When you haven’t made a trip like this in awhile you forget how exhausting it is to travel this far. Today was an exciting day as we arrived in Guatemala. It was also a very tiring day as we got up very early to make it to the airport for our 8:45 AM departure time. This meant that we met at the airport to check in at 6:30 AM.
Our team arrived in Guatemala City early in the afternoon and then had a three hour bus ride to Panajachel where we will spend tonight before moving to the River House tomorrow. River House is the dormitory created by Mission Guatemala to house the work teams. Because of flight schedules there is a slight overlap of teams – the workers from this past week are still at the River House. They will leave early tomorrow morning for Guatemala City and we will take their place. Tom Heaton and his team really have this down to a science and everything has gone perfectly to schedule.
There is another team here this week from the north side of Atlanta, Georgia. The photo with this blog post is from dinner where we are all sharing a meal and getting to know each other better.
We really have a great team representing St. Mark’s UMC. Six of our ten team members are in their teens and it is exciting to see their enthusiasm for the country and for the work being done here. What a great group of young travelers!
Tomorrow we attend worship and also learn more about the area and Mission Guatemala but for tonight I think we are all looking forward to a good night’s sleep after sharing such a great meal.
¡Buenas noches, amigos!
Today I was shopping at Rural King and I had our dog Bo with me. Until five years ago I had rarely visited Rural King but I like shopping there now because it is one of the few places that allows dogs. So, if I need something that I think they carry, I pack up Bo and we are off.
As we were leaving the store today a women looked at Bo and said, “Is he a working dog?” Since this is a farm store I assume that a good number of the dogs coming into the store are farm dogs who serve some function. However, we don’t live on a farm and Bo’s main function is to lay curled up beside me on the couch. “No,” I replied, “He’s just a pet.” “Well, he’s a good lookin’ dog anyway,” she said. She went into the store, Bo and I walked to our truck, and the conversation ended.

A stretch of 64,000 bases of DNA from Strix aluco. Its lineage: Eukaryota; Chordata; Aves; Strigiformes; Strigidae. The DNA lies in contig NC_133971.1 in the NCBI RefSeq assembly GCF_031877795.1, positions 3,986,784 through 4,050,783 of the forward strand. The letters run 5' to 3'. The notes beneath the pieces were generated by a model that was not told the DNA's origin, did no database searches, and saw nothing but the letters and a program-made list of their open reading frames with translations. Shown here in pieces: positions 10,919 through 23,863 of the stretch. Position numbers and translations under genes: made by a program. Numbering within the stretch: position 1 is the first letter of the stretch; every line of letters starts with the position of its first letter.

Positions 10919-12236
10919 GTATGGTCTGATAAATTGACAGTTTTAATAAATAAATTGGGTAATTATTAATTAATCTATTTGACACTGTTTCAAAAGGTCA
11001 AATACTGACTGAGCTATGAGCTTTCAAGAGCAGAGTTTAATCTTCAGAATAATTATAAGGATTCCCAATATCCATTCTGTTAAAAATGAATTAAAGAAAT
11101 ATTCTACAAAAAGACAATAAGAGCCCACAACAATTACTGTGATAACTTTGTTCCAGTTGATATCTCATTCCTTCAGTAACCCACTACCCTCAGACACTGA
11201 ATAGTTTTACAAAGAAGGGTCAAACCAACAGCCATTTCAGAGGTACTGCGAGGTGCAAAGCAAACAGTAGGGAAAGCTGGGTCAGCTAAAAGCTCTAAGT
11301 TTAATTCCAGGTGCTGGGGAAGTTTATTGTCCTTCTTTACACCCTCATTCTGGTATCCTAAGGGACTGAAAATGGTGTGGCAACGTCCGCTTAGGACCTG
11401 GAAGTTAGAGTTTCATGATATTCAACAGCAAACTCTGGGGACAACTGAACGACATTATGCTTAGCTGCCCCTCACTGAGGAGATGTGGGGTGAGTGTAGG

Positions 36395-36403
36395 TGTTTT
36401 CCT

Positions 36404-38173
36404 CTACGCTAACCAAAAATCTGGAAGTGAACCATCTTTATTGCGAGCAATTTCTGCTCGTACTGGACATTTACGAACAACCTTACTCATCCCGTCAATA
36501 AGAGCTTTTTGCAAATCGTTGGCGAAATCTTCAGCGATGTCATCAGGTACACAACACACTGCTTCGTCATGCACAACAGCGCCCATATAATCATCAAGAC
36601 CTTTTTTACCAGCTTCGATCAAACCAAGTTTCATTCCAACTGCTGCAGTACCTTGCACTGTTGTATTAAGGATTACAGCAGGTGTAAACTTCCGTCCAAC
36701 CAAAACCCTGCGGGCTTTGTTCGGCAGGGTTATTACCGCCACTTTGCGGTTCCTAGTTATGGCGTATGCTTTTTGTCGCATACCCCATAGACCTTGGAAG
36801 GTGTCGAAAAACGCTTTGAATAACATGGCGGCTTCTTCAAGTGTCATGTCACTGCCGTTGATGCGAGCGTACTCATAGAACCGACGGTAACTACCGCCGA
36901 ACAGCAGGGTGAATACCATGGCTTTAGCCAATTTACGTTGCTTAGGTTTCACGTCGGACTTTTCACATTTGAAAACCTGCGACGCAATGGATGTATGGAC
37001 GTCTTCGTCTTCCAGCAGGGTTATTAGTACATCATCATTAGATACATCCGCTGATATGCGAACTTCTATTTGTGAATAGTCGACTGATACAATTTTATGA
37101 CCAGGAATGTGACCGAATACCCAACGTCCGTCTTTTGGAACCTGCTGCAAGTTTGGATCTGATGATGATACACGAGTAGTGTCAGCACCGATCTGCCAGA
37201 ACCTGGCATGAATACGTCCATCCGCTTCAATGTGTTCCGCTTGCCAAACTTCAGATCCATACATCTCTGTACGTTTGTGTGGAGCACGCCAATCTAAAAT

But it gave me pause to think. Bo is an invaluable presence in our lives. He is sometimes entertainment. Sometimes he is a comforting huggable lump of fur and flesh. He welcomes us home with unflinching loyalty. So, does he work?
In the Bible there is a story about two sisters, Mary and Martha. Martha is busy doing things for Jesus while Mary is sitting attentively listening to Jesus tell stories. Martha chides Mary for her indolence and Jesus chides Martha for missing out on what is really important. For a couple thousand years this story has challenged people’s perceptions of ministry. Sometimes it is important to actively serve others with our activities and sometimes just being with someone is the more important thing. In the helping professions we call this second circumstance ministry of presence. Sometimes people need us to do for and with them and sometimes we just need to sit with one another.
For those of us who are in ministry the lines between work and the normal activities of life often blur. If we are at a high school basketball game and someone starts telling us about their latest domestic struggle are we suddenly working? If we go to a community event because we want to it is probably not work but if we go because we ought to represent the church then it may be considered work. Some of these issues get at the very nature of work and ministry. Sometimes it is difficult to say what is work and what is not.
And so I think about our dog, Bo. He doesn’t herd sheep or cattle. He really doesn’t have any discernible job description. But whatever it is that he does, it sure works for me!